CALIF. WILDFIRES TURN DEADLY
Thousands flee raging wildfires sweeping through Southern California. Five found dead in charred vehicles.
As wildfires swept over a large swath of California on Friday, authorities said at least five people had been killed in a blaze that decimated a retirement community in the foothills of the Sierra Nevada.
The state is battling three major fires, one in the northern Sierra and two west of Los Angeles. In the northern town of Paradise, the ruins of homes and businesses smoldered Friday, while in Southern California tens of thousands of residents west of Los Angeles fled their homes and jammed onto highways.
The bodies of five people were found in Paradise “in vehicles that were overcome” by the flames, Sheriff Kory L. Honea of Butte County said, adding that they had been so badly burned they could not immediately be identified.
Firefighters in Chico, west of Paradise, were on the outskirts of the city, trying to push the fire away from homes and subdivisions. The blaze, called the Camp Fire, has burned more than 70,000 acres and is only 5 percent controlled, authorities said.
In Southern California, authorities ordered the complete evacuation of Malibu, the affluent community that is home to many Hollywood celebrities, as the fire raced through the hills and canyons above the Pacific Ocean. No part of the fire was under control, according to the Ventura County Fire Department.
A separate fire in Griffith Park, near Burbank and Glendale, and not far from downtown Los Angeles, forced the temporarily evacuation of some animals from the Los Angeles Zoo on the edge of the park.
Wildfires like the latest ones have long been a threat in California, but their impact has never been greater as more areas are developed. Over the summer, a significant section of Northern California was burned by the largest fire on record, the Mendocino Complex Fire. And last year the state’s most destructive fire on record, the Tubbs Fire, tore through Sonoma and Napa counties, killing 22 people and destroying thousands of homes.
More than 1.4 million acres have burned so far this year in the state, said Scott McLean, deputy chief of the California Department of Forestry and Fire Protection, roughly equal to the totals from the very destructive year of 2017.
And while the strong winds known as Santa Ana contributed to the bigger fires, the link with climate change is inextricable, said Park Williams, a bioclimatologist at Columbia University’s Lamont-Doherty Earth Observatory.
“It’s once again in California the perfect recipe for fire,” Williams said. “You get a big Santa Ana wind event in the fall before the first winter rain comes. You’ve got a lot of people who are always creating potential fires by lighting fires either on purpose or on accident.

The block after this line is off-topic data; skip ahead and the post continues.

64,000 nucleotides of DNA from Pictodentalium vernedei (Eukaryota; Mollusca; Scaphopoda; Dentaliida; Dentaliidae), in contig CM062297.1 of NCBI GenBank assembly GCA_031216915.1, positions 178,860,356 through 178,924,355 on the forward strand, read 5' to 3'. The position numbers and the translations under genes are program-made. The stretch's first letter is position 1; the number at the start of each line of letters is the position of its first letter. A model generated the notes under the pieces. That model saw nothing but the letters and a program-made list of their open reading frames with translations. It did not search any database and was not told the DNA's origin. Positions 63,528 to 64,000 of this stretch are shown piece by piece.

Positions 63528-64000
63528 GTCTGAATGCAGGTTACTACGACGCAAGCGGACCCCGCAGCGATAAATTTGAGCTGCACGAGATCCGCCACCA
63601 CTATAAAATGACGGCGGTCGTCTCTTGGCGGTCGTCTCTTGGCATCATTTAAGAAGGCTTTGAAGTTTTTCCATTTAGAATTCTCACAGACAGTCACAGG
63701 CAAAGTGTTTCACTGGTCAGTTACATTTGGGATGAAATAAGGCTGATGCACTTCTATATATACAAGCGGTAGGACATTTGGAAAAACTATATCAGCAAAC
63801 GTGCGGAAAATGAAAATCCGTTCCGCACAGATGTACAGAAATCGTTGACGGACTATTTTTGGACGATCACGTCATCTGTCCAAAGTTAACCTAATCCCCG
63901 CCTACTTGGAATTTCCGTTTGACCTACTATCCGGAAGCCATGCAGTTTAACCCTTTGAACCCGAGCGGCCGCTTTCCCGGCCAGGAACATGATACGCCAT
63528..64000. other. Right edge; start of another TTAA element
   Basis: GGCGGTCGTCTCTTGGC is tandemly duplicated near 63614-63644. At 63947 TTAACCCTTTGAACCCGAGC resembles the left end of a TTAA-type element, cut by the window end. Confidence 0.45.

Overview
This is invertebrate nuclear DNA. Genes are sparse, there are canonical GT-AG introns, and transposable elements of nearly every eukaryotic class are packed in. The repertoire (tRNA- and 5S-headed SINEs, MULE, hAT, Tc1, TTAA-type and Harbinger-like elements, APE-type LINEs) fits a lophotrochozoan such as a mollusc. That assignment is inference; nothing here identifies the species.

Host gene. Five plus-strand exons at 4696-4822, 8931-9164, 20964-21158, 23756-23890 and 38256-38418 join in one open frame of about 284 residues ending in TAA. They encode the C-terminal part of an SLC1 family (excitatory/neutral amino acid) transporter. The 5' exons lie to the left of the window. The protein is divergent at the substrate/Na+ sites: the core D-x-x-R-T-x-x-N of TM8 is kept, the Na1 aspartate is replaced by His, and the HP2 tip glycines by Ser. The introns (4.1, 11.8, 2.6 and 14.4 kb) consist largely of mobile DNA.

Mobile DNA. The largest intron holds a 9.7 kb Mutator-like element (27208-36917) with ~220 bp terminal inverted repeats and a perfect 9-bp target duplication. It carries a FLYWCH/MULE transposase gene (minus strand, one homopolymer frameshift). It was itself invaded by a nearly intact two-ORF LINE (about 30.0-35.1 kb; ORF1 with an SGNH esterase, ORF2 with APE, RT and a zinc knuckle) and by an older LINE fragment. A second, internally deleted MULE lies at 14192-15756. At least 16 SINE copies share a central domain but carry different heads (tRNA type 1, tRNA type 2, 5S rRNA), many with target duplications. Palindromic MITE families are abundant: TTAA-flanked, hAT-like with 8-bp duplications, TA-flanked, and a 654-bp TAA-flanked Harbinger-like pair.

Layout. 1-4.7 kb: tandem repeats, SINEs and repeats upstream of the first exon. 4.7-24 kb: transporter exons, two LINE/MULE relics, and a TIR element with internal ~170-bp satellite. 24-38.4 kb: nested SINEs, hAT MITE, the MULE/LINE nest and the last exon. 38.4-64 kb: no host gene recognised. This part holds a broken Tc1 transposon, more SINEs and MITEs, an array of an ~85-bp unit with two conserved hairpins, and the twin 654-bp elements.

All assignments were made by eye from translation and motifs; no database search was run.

“And then behind the scenes of all of this, you’ve got temperatures that are about 2 to 3 degrees Fahrenheit warmer now than they would’ve been without global warming.”
California’s governorelect, Gavin Newsom, declared a state of emergency Friday in Los Angeles and Ventura counties. On Thursday, he declared an emergency in northern Butte County and asked President Donald Trump for federal assistance.
On Friday morning near Paradise, black smoke eclipsed the sun, leaving the area in near-nighttime conditions. The air was thick with the smell of burning timber and scrub vegetation. Butte County officials reported that evacuation centers were filling up.
While the cause of the fire wasn’t known, Pacific Gas & Electric Company told state regulators it experienced an outage on an electrical transmission line near Paradise about 15 minutes before the blaze broke out, the Associated Press reported. The company said it later noticed damage to a transmission tower near the town, the AP said.
McLean, the deputy forestry chief, said Paradise, a forested retirement community of 27,000 people, was decimated Thursday.
McLean, who rescued a lone, older woman rolling down a road in her wheelchair, described a frantic effort to evacuate Paradise, especially its older residents.
“We started loading up buses as best we could,” he said. “It’s phenomenal how fast the fire spread.”
In Southern California, thick columns of smoke rose into the skies as the Woolsey Fire burned 10,000 acres west of Los Angeles. Residents in more than 75,000 homes in Ventura and Los Angeles counties have been told to evacuate.
A wildfire burns a home near Malibu Lake in Malibu, Calif., on Friday. The entire population of Malibu was ordered to evacuate.
Fire smolders in a destroyed home in Thousand Oaks, Calif., on Friday morning.